Coronavirus Testing Not a Public Charge Risk Factor

USCIS announced that seeking treatment for COVID-19 will not be considered a negative factor under the new public charge rule

Mar 16, 2020

An immigrant gets treated for coronavirus.

IMPORTANT UPDATE — MARCH 9, 2021: Both the new Department of Homeland Security (DHS) public charge rule and the Department of State (DOS) public charge policy are currently not in effect. The DHS rule was halted on March 9, 2021, while the DOS policy was paused indefinitely on July 29, 2020. This page reflects those policies, which initially took effect on Feb. 24, 2020, and will not be immediately updated according to the previous, longstanding guidance issued in 1999. Learn more.

U.S. Citizenship and Immigration Services (USCIS) announced Friday that getting tested or seeking treatment for the coronavirus will not be counted against a would-be immigrant under the new public charge rule.

“USCIS encourages all those, including aliens, with symptoms that resemble coronavirus (COVID-19) (fever, cough, shortness of breath) to seek necessary medical treatment or preventive services,” the agency said in a statement. “Such treatment or preventive services will not negatively affect any alien as part of a future public charge analysis.”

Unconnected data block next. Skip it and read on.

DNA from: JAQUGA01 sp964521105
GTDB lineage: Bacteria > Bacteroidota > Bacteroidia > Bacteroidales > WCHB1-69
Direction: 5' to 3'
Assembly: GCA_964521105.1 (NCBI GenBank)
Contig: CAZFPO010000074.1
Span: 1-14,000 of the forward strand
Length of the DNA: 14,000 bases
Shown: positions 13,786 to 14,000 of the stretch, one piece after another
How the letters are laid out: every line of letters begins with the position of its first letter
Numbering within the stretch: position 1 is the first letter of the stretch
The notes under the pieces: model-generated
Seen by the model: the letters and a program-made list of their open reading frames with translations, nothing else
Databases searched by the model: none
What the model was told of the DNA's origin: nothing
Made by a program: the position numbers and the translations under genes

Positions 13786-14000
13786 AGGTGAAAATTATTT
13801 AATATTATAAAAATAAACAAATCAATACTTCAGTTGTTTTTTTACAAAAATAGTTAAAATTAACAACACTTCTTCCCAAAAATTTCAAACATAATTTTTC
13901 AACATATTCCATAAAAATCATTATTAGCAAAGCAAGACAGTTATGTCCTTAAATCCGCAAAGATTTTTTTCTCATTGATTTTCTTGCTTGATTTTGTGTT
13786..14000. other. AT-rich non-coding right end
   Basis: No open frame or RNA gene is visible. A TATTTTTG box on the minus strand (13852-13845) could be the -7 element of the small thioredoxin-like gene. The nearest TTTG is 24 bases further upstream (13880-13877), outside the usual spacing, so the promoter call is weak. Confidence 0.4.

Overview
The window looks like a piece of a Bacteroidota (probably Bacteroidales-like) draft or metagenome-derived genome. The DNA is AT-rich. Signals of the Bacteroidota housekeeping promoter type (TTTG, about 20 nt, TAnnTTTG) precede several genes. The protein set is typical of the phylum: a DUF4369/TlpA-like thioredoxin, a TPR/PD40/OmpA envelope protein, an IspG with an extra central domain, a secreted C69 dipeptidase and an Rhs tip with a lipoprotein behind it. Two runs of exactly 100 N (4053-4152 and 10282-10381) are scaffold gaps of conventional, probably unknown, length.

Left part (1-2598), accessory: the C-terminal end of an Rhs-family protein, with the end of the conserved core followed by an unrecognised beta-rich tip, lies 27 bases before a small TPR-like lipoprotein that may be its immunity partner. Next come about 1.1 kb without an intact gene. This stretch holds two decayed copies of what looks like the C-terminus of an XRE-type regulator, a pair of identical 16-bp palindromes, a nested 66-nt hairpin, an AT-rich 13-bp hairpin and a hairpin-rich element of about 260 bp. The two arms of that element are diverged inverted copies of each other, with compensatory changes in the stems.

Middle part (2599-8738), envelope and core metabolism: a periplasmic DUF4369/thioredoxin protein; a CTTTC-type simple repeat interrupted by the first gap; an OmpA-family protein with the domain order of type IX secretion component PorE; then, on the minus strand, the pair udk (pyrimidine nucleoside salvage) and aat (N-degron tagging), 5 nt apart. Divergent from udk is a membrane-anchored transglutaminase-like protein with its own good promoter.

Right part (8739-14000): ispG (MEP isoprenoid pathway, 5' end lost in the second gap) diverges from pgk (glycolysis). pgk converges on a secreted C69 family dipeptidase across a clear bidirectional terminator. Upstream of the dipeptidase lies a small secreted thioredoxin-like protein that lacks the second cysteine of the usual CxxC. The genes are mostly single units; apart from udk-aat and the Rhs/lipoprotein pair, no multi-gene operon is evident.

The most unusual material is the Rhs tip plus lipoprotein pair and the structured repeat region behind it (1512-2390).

The rule, which went into effect last month, allows the U.S. government to deny green cards and other visas to people it believes won’t be able to financially support themselves once in the United States. An existing medical condition is considered a “negative factor” under the rule.

USCIS added: “To address the possibility that some aliens impacted by COVID-19 may be hesitant to seek necessary medical treatment or preventive services, USCIS will neither consider testing, treatment, nor preventative care (including vaccines, if a vaccine becomes available) related to COVID-19 as part of a public charge inadmissibility determination, nor as related to the public benefit condition applicable to certain nonimmigrants seeking an extension of stay or change of status, even if such treatment is provided or paid for by one or more public benefits, as defined in the rule (e.g. federally funded Medicaid).”

As the pandemic spreads across the United States at an alarming rate, there is rising fear among immigrants that seeking treatment for the virus could jeopardize their green card application.

Boundless co-founder and immigration policy expert Doug Rand called the USCIS announcement “inadequate,” and said that millions of people had already avoided public health services “based on misplaced fears intentionally propagated by this administration.”

“The only adequate response by the Department of Homeland Security (DHS) and the State Department to the pandemic is to immediately and loudly suspend the public charge rule in all its forms,” said Rand. “To do otherwise is to guarantee preventable suffering and death.”

A public charge decision is made based on the “totality of circumstances,” meaning that USCIS officials will weigh all positive and negative factors against one another. The decision isn’t only made based on your income, but also includes factors like your age, your education, and your health.

Some factors are “heavily weighted,” or viewed as more important, while others are deemed “regular,” or less important, factors.

Learn more here about how the public charge rule affects your green card application.

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